Sunday, March 28, 2010

Kefir a.k.a buddies!

HEY!

A few weeks ago I received a letter, and in that letter was a pouch full of bacteria. No this was not an act of bioterroism, it was my new kefir culture arriving by mail from an organic farm in Ontario.

I described in a previous post what kefir is, and why I think it's great. So I took it upon myself to actually make my own kefir from my own bacteria, as one would naturally do?
I ordered some of my own little kefir babies online, they arrived in no less than 4 days, and I accepted them in to my home as if they were my own.

They are actually called kefir grains because they look like a little grain, but in fact they are not a grain at all just a cluster of beneficial bacteria. Basically the goal is to keep them alive by providing them with milk and in turn they will transform your milk into a delicious fermented goodness. I'm semi-lactose intolerant, so drinking kefir is a great way for me to be able to get some good ole pasture fed milk in me without exploding.

(pic on the left: kefir grains)

Here are the steps I used to make my kefir:

1) Rinse the kefir grains with non-chlorinated water, not tap water. I use a Brita filter for this. Chlorine can possibly kill the bacteria, so avoid it. Use a plastic strainer (the slots on this one below are a little too wide), metal or wire strainers can kill the bacteria as well, so plastic only.














2). After your little kefir buddies have had a shower, get a clean jar, and some room temperature milk.














3) Spoon the kefir grains into the jar, again using a plastic spoon not a metal one (see step 1).














4). Pour in your room temperature milk.














 4). Place a cloth over the jar, or just place the lid on loosely depending on the jar you are using. The key here is that you need the jar to breath (burp) without completely exposing it to the air, where it could possibly pick up unwanted bacteria.













 5) Leave it at room temperature in a dark place (like a cupboard) ensuring it is not exposed to light. Let it sit there for at least 24 hours and up to 3 days or more depending on how sour you want it to taste.














6). After it has cultured (1-4 days) Strain out the kefir grains through a plastic strainer as in Step 1 and start again. The milk will now have a consistency just slightly more fluid than yogurt.














Place the finished jar in the fridge where it will continue to develop. Best case scenario: you will have one jar fermenting, and one ready to consume in the fridge, and continue on this cycle. If you do not feel like consuming a liter of kefir per week, then you can leave the kefir grains in some water in the fridge for when you need them, change the water (not chlorinated) every week, and rinse the kefir grains in the process.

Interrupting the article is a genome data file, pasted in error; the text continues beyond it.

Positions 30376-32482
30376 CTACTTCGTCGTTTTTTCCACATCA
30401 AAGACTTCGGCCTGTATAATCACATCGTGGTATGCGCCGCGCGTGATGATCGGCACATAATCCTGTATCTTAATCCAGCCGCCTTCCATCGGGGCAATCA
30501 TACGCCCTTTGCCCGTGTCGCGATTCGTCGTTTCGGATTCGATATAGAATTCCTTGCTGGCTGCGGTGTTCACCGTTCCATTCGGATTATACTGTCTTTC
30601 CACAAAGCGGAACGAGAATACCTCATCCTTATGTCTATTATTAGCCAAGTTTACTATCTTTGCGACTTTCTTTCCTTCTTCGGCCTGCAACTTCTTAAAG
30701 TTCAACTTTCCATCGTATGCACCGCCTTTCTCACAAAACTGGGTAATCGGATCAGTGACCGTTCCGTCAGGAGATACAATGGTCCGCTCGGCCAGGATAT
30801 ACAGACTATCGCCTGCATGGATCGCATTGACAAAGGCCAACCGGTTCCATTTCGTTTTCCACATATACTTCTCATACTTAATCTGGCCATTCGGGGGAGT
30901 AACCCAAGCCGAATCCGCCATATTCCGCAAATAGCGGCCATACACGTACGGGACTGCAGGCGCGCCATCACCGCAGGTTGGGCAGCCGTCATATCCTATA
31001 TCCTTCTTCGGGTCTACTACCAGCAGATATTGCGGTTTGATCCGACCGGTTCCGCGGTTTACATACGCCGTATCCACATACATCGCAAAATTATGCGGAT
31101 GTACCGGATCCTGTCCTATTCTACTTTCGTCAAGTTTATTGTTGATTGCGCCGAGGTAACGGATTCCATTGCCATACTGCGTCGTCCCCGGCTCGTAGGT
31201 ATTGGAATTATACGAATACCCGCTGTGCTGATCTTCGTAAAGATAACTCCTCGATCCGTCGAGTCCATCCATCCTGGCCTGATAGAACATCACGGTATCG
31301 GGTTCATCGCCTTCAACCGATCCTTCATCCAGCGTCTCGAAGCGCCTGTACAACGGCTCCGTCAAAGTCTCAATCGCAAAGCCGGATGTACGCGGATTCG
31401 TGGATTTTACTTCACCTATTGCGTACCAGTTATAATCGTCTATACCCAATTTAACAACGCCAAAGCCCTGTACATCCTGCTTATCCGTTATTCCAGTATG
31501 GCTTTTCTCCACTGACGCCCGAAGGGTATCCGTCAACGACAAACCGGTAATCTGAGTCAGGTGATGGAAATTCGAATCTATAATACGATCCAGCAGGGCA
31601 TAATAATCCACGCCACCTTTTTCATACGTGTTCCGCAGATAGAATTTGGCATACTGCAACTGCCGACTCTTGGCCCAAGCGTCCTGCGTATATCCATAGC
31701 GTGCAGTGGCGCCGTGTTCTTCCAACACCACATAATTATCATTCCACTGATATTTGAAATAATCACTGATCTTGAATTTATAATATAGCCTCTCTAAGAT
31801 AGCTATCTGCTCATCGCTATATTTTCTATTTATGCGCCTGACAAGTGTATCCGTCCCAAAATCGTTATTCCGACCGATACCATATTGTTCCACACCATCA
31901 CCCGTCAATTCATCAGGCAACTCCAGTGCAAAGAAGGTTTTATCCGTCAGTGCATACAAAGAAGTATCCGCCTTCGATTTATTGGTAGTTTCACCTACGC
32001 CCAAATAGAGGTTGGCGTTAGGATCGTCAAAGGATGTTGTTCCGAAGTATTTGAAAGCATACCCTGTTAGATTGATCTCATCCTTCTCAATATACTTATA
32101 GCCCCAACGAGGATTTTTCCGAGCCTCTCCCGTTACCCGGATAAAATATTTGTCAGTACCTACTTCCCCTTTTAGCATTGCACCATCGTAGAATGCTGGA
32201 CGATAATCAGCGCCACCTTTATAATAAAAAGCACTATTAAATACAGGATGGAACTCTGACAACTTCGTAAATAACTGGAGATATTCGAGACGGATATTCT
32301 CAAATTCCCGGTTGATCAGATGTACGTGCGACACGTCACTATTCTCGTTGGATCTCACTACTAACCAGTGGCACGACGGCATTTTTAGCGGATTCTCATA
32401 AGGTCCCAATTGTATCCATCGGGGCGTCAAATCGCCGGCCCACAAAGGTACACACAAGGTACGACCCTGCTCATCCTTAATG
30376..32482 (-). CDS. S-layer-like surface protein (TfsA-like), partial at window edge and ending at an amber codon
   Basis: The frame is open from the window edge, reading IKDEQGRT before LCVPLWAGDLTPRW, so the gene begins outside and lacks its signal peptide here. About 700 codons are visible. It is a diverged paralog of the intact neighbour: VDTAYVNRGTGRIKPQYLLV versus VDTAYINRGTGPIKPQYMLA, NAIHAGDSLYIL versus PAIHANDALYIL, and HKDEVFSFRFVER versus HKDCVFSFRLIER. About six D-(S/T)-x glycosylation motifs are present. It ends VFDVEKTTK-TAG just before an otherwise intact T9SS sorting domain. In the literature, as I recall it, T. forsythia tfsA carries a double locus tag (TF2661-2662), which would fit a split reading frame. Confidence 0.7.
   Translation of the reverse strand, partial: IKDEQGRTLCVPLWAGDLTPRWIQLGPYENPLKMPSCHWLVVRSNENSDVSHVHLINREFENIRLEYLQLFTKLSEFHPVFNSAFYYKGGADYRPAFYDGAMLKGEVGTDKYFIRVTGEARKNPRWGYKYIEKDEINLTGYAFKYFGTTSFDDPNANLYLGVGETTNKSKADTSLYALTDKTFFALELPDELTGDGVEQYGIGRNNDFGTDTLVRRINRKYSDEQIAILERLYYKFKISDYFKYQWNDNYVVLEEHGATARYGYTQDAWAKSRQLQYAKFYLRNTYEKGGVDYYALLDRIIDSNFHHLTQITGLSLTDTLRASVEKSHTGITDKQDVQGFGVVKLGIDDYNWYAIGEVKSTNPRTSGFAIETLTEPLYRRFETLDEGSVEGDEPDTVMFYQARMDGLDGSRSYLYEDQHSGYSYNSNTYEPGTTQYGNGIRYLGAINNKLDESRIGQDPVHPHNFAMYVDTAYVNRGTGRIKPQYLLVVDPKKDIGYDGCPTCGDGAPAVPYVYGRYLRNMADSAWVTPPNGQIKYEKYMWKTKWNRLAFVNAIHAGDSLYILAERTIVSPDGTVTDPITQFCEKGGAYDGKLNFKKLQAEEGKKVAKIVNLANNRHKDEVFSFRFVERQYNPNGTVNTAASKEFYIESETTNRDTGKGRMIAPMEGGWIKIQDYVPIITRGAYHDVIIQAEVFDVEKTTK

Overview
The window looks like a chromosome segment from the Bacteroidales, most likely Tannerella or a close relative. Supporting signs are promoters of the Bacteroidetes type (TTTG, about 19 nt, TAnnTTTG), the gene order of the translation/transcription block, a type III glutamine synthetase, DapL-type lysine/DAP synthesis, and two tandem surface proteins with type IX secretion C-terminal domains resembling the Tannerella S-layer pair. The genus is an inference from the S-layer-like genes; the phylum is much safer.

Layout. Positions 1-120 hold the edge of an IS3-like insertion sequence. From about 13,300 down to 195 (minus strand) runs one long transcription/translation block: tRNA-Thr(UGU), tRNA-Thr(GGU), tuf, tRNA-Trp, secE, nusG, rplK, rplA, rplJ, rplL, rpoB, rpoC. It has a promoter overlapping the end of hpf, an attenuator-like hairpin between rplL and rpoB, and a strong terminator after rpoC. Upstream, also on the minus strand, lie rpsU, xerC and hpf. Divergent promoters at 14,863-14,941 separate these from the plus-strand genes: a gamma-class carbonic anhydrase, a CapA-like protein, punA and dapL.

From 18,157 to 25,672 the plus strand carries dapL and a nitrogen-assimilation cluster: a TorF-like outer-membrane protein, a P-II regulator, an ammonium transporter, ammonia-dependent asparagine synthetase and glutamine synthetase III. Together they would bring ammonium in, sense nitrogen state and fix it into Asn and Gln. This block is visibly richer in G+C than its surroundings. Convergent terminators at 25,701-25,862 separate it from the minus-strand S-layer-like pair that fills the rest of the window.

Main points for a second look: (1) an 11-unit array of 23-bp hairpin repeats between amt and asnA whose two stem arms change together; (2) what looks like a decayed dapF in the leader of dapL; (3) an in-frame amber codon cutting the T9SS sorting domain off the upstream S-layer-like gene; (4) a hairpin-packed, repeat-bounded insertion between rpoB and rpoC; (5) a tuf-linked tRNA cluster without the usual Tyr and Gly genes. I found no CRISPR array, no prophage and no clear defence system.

If you have never tried kefir, it is a slightly sour but also sweet tasting milk. Delicious! One thing to remember about fermenting is that the food should still taste good, so if what you just fermented tastes absolutely awful, it probably didn't work.
 
I use kefir to make muesli, or in a smoothie, or in a dressing.

YUM!

Thursday, March 4, 2010

Cucinare Per Uno:(?.... :)

Bonjourno,

Here is the deal. Most of the time I cook, it is a meal for one. sad? No.
My fiancé lives on one side of Canada I live on the other, so right now cooking for two is on the horizon, but will have to wait.

This does not however stop me from cooking; in fact far from it, as I cook very often. I say this because I frequently hear the excuse that cooking for oneself is just not worth it! For me nothing could be more worth it! I mean we are talking about the most important person in your life here (yourself), so what could be a better excuse than to make the most absolutely delicious meal you can. I do understand the need to show off a little in the kitchen and to cook for others, but don't let vanity get in the way of your health. Plus, what's stopping you from bragging about the meal you cooked for yourself last night to your co-workers/friends, or with leftovers "Hey Sally I made the most amazing pasta last night, it blew my mind, this is what was in it..."
Talking about food, for me, is a part of life. You can inspire people to start cooking for themselves, to try new recipes, get new recipes, and in truth it's actually stimulating conversation. I have a lot of experience with people getting together and talking about food, I'm Italian. When I was younger I actually used to say to my family "can we stop talking about food for one second!" Our family would sit down to eat dinner and over half of the conversation is about what they had for breakfast/lunch and what they are going to make for dinner tomorrow night.
As I get older...I completely get it.

Cook your own meals and you will most likely be much healthier because you can then control your ingredients; and if you have read any of my previous posts you'll know that it is all about the ingredients!

As well, nothing in my opinion is more satisfying than cooking for yourself/others so the more often you do it the better, right? In our fast paced, non-stop, make as much money until you don't know your kids names world, most people are being robbed of the very right to actually have time to cook.
Reclaim your kitchen!

This post actually came to me (no joke) when I was cooking for myself. I was making pasta carbonara, and it turned out to be one of the best plates of pasta I have ever had.


pic:
Smelling the parmigiano reggiano cheese I used for the carbonara. I highly recommend doing this any time you pass by your fridge.






When I finished making my carbonara and then tasted it, it made me do two things:
1) Smile. Is there anything wrong with that?
2) Yell out "CHE BELLO!, CHE e CARBONARA!"


Bravo